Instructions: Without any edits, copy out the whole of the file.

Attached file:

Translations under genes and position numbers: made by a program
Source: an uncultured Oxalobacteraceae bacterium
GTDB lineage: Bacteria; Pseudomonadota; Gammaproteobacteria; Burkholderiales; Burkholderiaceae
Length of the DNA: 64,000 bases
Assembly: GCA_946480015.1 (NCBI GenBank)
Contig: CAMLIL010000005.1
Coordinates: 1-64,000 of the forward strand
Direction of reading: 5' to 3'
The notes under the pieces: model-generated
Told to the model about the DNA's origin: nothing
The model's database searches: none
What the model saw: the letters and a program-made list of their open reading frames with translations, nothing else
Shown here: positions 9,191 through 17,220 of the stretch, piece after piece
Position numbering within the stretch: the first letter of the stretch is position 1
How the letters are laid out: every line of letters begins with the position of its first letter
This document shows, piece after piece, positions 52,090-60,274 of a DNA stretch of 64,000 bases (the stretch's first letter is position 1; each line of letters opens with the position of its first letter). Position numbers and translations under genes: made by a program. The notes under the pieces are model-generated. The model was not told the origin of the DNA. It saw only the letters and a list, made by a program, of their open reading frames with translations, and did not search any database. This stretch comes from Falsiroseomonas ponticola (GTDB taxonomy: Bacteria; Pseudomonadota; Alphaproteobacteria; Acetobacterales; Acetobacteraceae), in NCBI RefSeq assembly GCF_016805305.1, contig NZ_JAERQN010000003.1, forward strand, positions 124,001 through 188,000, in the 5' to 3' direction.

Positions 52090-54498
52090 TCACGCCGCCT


Translations under genes and position numbers: made by a program
Source: an uncultured Oxalobacteraceae bacterium
GTDB lineage: Bacteria; Pseudomonadota; Gammaproteobacteria; Burkholderiales; Burkholderiaceae
Length of the DNA: 64,000 bases
Assembly: GCA_946480015.1 (NCBI GenBank)
Contig: CAMLIL010000005.1
Coordinates: 1-64,000 of the forward strand
Direction of reading: 5' to 3'
The notes under the pieces: model-generated
Told to the model about the DNA's origin: nothing
The model's database searches: none
What the model saw: the letters and a program-made list of their open reading frames with translations, nothing else
Shown here: positions 9,191 through 17,220 of the stretch, piece after piece
Position numbering within the stretch: the first letter of the stretch is position 1
How the letters are laid out: every line of letters begins with the position of its first letter
This document shows, piece after piece, positions 52,090-60,274 of a DNA stretch of 64,000 bases (the stretch's first letter is position 1; each line of letters opens with the position of its first letter). Position numbers and translations under genes: made by a program. The notes under the pieces are model-generated. The model was not told the origin of the DNA. It saw only the letters and a list, made by a program, of their open reading frames with translations, and did not search any database. This stretch comes from Falsiroseomonas ponticola (GTDB taxonomy: Bacteria; Pseudomonadota; Alphaproteobacteria; Acetobacterales; Acetobacteraceae), in NCBI RefSeq assembly GCF_016805305.1, contig NZ_JAERQN010000003.1, forward strand, positions 124,001 through 188,000, in the 5' to 3' direction.

Positions 52090-54498
52090 TCACGCCGCCT